Acceptable vs. non-acceptable consumable wear - swirl ring
Up next in our series on "Acceptable vs. non-acceptable consumable wear" is the swirl ring. The swirl ring's job is to control and swirl the plasma gas around the electrode and into the nozzle. This is done to control the arc attachment point on the electrode emitter, and the gas flow through the nozzle orifice in a way that delivers the best edge angularity. Controlling and swirling the plasma gas also creates a centrifugal effect that slings heavier un-ionized gas molecules to the edges of the nozzle orifice helping it to last longer.
In addition to all of the above, the swirl ring also ensures perfect alignment between the electrode emitter and the nozzle orifice and it electrically insulates the negatively charged electrode from the positive nozzle. Basically, the swirl ring is relied on for a lot of things. Without one, you would see much shorter life for all your consumables, and poor cut quality.
Hypertherm makes all its swirl rings out of volcanic lava which we precision machine then bake (as in an oven) to increase durability. You may wonder why we use volcanic lava. There are two reasons really, (1) it has very good electrical insulating properties, and (2) it can withstand a lot of heat, as you might expect from something that comes from a volcano.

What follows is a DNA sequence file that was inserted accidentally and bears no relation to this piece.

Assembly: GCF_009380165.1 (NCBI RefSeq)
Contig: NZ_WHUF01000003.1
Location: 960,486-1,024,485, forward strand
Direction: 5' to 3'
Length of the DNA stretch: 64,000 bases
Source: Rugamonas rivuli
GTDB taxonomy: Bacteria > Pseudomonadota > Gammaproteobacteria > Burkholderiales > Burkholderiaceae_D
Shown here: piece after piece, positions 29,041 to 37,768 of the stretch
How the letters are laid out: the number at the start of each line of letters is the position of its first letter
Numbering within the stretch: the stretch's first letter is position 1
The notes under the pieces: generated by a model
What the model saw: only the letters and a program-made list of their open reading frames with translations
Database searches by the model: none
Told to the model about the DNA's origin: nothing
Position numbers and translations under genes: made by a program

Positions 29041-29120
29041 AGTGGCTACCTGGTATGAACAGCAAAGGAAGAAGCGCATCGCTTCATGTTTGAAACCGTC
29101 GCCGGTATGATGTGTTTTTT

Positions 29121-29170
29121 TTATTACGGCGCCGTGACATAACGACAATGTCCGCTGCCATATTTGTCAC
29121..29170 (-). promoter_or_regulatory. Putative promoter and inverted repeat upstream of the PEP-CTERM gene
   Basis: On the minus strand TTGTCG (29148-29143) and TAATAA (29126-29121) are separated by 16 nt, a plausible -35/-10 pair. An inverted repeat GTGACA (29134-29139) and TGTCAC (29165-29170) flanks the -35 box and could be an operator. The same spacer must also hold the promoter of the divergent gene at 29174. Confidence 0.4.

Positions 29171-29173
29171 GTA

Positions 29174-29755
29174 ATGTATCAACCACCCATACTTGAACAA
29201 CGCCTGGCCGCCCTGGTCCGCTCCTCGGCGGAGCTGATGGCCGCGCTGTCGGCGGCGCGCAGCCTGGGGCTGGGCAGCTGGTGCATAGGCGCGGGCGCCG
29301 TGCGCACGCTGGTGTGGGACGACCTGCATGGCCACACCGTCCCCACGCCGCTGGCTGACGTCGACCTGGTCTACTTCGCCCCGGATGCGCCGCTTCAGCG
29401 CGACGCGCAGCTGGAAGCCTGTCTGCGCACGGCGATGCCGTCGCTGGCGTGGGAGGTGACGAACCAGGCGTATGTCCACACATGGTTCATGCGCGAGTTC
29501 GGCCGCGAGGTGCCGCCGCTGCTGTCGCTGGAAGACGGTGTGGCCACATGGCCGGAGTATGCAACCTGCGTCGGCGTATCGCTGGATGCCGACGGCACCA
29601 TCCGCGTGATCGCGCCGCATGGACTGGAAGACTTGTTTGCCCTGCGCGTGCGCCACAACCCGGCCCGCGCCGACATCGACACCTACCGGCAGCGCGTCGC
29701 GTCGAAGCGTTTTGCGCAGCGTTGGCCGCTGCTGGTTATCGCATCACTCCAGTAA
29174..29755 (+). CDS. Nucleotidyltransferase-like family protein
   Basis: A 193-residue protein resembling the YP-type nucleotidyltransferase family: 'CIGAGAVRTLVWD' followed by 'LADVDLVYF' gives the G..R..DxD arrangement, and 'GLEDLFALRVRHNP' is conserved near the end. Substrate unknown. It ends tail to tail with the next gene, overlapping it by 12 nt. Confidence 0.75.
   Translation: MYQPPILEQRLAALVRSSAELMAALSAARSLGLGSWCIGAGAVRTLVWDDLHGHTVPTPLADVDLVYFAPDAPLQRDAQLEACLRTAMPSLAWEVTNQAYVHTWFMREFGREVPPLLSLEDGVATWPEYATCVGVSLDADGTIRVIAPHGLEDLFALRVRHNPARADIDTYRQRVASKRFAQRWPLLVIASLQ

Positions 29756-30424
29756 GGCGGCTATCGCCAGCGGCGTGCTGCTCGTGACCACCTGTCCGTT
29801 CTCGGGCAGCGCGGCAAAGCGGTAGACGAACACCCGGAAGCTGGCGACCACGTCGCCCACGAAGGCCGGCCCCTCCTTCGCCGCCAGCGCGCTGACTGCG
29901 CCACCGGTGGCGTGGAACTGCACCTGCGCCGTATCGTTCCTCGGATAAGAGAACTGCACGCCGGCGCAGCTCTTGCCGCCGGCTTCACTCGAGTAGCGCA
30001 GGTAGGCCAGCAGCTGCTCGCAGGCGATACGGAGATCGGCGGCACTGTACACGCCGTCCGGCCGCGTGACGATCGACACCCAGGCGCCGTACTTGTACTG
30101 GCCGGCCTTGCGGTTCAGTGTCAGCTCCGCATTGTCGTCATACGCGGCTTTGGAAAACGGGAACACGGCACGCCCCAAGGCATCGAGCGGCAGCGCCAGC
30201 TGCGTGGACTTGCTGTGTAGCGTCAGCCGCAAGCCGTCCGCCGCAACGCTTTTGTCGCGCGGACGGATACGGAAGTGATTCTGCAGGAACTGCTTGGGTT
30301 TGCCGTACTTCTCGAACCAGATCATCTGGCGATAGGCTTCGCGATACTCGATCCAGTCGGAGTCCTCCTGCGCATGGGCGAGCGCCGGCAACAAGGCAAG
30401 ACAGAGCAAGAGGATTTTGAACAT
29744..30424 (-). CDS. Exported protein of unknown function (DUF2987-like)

The durability of the volcanic lava means swirl rings don't tend to wear out; however, they are fragile. Force one into your torch or drop it and it will chip or break as shown in the photo below.
Besides a chipped or broken swirl ring, there are two more reasons swirl rings need to be replaced. The first is if it is cracked. Even small hairline cracks can impact gas flow. The second, has to do with the O-rings. Swirl rings have inside and outside O-rings that sometimes get torn, cut, or wind up with flat spots that prevent the formation of a tight seal.
Inspecting your swirl ring What all this means is that with careful use and clean hands, a swirl ring can last through 50 electrode / nozzle change-outs or more! Despite this, you still need to regularly inspect your swirl ring to make sure it is not compromised. Here's what you need to do:
1) Carefully check for cracks and chips. As explained above, even small cracks will impact gas flow.
2) Inspect the O-rings (especially the inside O-ring) for tears, cuts or flat spots.
3) Examine the metering and swirl holes for blockage. If you see any grease or debris, try to carefully clear out the hole. If you're successful the swirl ring can be re-used.
4) Ensure the swirl ring is not dirty or greasy.
If all looks good during your inspection, then you can put the swirl ring back into the torch. A tip here is to add a tiny bit of lubricant to the outside O-rings. Put a small amount on your fingers, rub your fingers together, then lightly rub your fingers over the outside O-rings. As Jim Colt often tells people, "you aren't trying to pack a wheel bearing." The outside O-rings should look shiny, but you shouldn't see any lubricant. The lubricant will help you slide the swirl ring back into the torch and minimizes the chance of it meeting any resistance that could cause it to crack or chip.
What is your experience with swirl rings? Do you add a lubricant to the outside O-rings?